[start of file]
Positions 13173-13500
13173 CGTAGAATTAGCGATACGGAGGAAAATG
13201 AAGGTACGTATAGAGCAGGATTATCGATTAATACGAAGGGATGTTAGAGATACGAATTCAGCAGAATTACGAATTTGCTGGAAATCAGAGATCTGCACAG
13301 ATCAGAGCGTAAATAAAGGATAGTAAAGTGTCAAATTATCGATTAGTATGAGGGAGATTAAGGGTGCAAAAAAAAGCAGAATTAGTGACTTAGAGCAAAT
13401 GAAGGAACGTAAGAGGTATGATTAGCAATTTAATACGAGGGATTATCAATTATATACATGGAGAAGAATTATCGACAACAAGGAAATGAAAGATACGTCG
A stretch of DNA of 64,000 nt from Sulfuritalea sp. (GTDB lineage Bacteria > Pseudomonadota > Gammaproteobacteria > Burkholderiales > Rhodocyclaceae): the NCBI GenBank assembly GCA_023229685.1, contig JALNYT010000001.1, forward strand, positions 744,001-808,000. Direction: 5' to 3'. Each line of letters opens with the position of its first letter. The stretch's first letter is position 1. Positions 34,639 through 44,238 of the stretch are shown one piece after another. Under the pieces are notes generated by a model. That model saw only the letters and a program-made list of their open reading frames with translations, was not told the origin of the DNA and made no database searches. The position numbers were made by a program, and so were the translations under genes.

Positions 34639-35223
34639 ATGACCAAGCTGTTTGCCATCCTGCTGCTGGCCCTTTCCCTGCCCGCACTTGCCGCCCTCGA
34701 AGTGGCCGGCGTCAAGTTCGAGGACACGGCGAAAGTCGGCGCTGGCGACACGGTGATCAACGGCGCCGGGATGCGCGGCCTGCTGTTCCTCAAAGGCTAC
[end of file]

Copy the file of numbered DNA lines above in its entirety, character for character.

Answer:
Positions 13173-13500
13173 CGTAGAATTAGCGATACGGAGGAAAATG
13201 AAGGTACGTATAGAGCAGGATTATCGATTAATACGAAGGGATGTTAGAGATACGAATTCAGCAGAATTACGAATTTGCTGGAAATCAGAGATCTGCACAG
13301 ATCAGAGCGTAAATAAAGGATAGTAAAGTGTCAAATTATCGATTAGTATGAGGGAGATTAAGGGTGCAAAAAAAAGCAGAATTAGTGACTTAGAGCAAAT
13401 GAAGGAACGTAAGAGGTATGATTAGCAATTTAATACGAGGGATTATCAATTATATACATGGAGAAGAATTATCGACAACAAGGAAATGAAAGATACGTCG
A stretch of DNA of 64,000 nt from Sulfuritalea sp. (GTDB lineage Bacteria > Pseudomonadota > Gammaproteobacteria > Burkholderiales > Rhodocyclaceae): the NCBI GenBank assembly GCA_023229685.1, contig JALNYT010000001.1, forward strand, positions 744,001-808,000. Direction: 5' to 3'. Each line of letters opens with the position of its first letter. The stretch's first letter is position 1. Positions 34,639 through 44,238 of the stretch are shown one piece after another. Under the pieces are notes generated by a model. That model saw only the letters and a program-made list of their open reading frames with translations, was not told the origin of the DNA and made no database searches. The position numbers were made by a program, and so were the translations under genes.

Positions 34639-35223
34639 ATGACCAAGCTGTTTGCCATCCTGCTGCTGGCCCTTTCCCTGCCCGCACTTGCCGCCCTCGA
34701 AGTGGCCGGCGTCAAGTTCGAGGACACGGCGAAAGTCGGCGCTGGCGACACGGTGATCAACGGCGCCGGGATGCGCGGCCTGCTGTTCCTCAAAGGCTAC